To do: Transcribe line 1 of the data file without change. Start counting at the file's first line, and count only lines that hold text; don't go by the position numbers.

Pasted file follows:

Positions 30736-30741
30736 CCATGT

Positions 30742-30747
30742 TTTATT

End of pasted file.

Positions 30736-30741